Abel Tasman National Park
The most well-known of the National Parks in the Nelson Tasman region is the Abel Tasman National Park, which is a coastal park blessed with golden beaches and crystal clear water. There are no roads within the park, so access is by boat from the villages of Kaiteriteri and Marahau. These villages are one hour by car from Nelson city. Many companies operate kayaking and walking trips in the Park and for single day trips, regular coach services link Nelson city to Kaiteriteri and Marahau. The Abel Tasman Coastal Track is a 60 km track which runs from end to end and is one of the NZ Great Walks. Water taxis also operate in the Park.
Single day trips in the Abel Tasman National Park:
The easiest way to enjoy a single day trip in the Park is to book a walking or kayaking trip which includes a coach transfer from Nelson city to Kaiteriteri. Boats depart from Kaiteriteri into the Park, returning at the end of the day for the coach transfer back to Nelson. Wilsons Abel Tasman provide a wide range of single day options, including flexible day passes. Kayaking trips need to be pre-booked especially during the high season from Christmas through to the end of January. Our favourite walking option is the 4 hour walking trip, Swing Bridge, Bush and Beach, with highlights including forest groves, coastal views and a spectacular swing bridge. For the full day option, the trip departs from Kaiteriteri at 9.20am, returning 4.15pm.
Multi-day trips in the Abel Tasman National Park:
There is limited accommodation within the Park, as most of the land is publicly owned.
Wilsons Abel Tasman operate multi day trips in the Park, staying at their beachfront lodges. These guided walking, or kayak and walk trips are fully inclusive of all accommodation and food. There is also a high quality lodge in the Park. Awaroa Lodge is accessible by boat, plane, or helicopter and transfers directly from Nelson to Awaroa Lodge can be arranged.
Awaroa Glamping is a family business located in Awaroa. All glamping tents are full furnished. Kitchen and bathroom facilities are provided and wood-fired pizzas are available.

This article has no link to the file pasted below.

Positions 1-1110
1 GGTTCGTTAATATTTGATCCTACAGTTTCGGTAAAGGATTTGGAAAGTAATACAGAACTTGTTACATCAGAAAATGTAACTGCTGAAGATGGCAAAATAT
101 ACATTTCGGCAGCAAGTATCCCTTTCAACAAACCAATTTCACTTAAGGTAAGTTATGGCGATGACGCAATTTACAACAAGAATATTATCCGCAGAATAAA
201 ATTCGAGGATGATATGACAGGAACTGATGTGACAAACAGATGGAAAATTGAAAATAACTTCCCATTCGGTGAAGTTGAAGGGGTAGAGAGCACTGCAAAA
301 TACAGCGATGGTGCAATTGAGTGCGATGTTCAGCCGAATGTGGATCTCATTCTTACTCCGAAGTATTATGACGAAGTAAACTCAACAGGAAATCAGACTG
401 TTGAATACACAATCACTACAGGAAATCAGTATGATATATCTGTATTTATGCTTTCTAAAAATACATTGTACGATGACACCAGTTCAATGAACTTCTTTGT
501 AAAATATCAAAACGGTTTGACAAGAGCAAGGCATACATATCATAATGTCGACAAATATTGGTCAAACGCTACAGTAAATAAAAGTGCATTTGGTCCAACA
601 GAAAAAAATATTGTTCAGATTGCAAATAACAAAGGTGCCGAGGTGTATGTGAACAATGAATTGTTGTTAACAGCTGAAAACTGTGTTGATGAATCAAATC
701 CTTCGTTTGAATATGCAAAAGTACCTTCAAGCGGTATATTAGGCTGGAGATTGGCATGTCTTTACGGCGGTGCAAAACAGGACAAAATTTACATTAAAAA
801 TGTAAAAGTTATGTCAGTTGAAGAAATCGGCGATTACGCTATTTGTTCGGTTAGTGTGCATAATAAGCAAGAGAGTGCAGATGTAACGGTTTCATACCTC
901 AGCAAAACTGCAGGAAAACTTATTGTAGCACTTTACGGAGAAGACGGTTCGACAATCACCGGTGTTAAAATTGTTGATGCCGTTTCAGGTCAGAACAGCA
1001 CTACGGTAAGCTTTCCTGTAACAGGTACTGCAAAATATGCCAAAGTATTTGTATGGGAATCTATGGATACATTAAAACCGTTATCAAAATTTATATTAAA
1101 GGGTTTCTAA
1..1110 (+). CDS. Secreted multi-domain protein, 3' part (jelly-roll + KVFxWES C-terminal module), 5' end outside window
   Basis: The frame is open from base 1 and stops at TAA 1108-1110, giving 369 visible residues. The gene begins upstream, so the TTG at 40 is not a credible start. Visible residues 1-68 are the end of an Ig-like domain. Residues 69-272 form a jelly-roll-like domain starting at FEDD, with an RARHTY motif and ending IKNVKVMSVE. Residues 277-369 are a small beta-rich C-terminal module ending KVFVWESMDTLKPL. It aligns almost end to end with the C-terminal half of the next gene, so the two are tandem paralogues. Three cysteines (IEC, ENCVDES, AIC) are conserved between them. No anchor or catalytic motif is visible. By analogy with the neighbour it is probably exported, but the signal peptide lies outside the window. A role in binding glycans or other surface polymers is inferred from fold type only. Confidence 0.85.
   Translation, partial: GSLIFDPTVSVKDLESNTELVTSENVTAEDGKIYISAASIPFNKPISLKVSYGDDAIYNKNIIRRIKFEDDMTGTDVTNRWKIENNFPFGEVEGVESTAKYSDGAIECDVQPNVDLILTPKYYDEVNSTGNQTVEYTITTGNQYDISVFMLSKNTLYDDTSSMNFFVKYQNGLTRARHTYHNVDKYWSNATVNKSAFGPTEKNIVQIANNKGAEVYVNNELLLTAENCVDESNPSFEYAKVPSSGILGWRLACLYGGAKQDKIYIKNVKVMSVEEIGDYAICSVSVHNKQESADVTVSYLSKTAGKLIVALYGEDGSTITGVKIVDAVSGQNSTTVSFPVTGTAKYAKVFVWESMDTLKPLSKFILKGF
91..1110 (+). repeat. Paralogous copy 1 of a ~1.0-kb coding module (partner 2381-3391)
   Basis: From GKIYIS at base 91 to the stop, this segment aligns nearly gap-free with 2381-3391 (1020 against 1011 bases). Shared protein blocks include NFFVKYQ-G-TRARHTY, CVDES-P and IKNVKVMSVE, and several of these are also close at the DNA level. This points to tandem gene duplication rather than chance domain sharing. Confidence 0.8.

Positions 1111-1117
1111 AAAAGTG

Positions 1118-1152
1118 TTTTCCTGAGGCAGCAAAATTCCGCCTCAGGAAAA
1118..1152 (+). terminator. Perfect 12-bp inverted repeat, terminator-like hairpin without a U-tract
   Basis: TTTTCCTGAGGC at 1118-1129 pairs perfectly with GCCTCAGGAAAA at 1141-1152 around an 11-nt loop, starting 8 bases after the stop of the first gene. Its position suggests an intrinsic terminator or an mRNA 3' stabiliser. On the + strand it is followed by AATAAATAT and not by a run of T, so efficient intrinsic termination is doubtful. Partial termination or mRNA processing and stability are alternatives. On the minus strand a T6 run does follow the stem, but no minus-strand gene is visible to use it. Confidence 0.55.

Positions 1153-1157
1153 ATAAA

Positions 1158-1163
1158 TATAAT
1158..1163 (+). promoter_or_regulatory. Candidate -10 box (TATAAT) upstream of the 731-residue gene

Abel Tasman Aquapackers is a floating backpackers anchored in a bay in the Park.
Water taxis can be booked to transfer gear while tramping in the Park.
The Department of Conservation (DOC) maintains 4 tramping huts and 19 campsites on the Abel Tasman Coastal Track. Huts and campsites need to be booked in advance all year round. Huts do not contain cooking facilities.
Kahurangi National Park
Kahurangi National Park lies one and a half hours west of Nelson city and the snow-topped peaks of Mt Arthur, the highest mountain in the park, are visible from the city during winter, providng tangible evidence of snow in the air. The Kahurangi is NZ’s second largest national park, with wild rivers, high plateaux and alpine herb fields, and coastal forests. Activities in the park include tramping, camping and mountain biking. The Heaphy Track is the most well-known tramping route in the park and this track is also open to mountain biking from 1 May to 30 November. Huts must be booked in advance. The landscape on the Heaphy Track includes tussock downs and lush forests, and kiwi can often be heard in this area at night. The surprising carnivorous landsnail, Powelliphanta... is also prevalent in this area and walkers can expect to meet one on the track. Their size – around 3cm across – makes them easy to spot in open ground. For those looking for a wonderful day trip, the walk through beech forest up Mt Arthur is a great option and suitable for families and children.
Nelson Lakes National Park
Nelson Lakes National Park lies one and a half hours south of Nelson city and is the location of two alpine lakes. The largest of these is Lake Rotoiti and the village on it’s shores is named St Arnaud. This crystal clear lake is popular in summer for trout fishing, boating and camping. The Department of Conservation have a visitor centre here and this is the base of the Rotoiti Nature Recovery Project, which has been running a predator trapping programme for many years. The bird-life in the beech forest around the lake makes it a popular venue for walking. There is a growing network of mountain biking trails in a valley near the village. The second lake in the park, Lake Rotoroa is less heavily populated and approximately half an hour from Lake Rotoiti. Nelson Lakes National Park contains Lake Rotomairewhenua, officially named “the clearest lake in the world”. There is no vehicle access to this lake.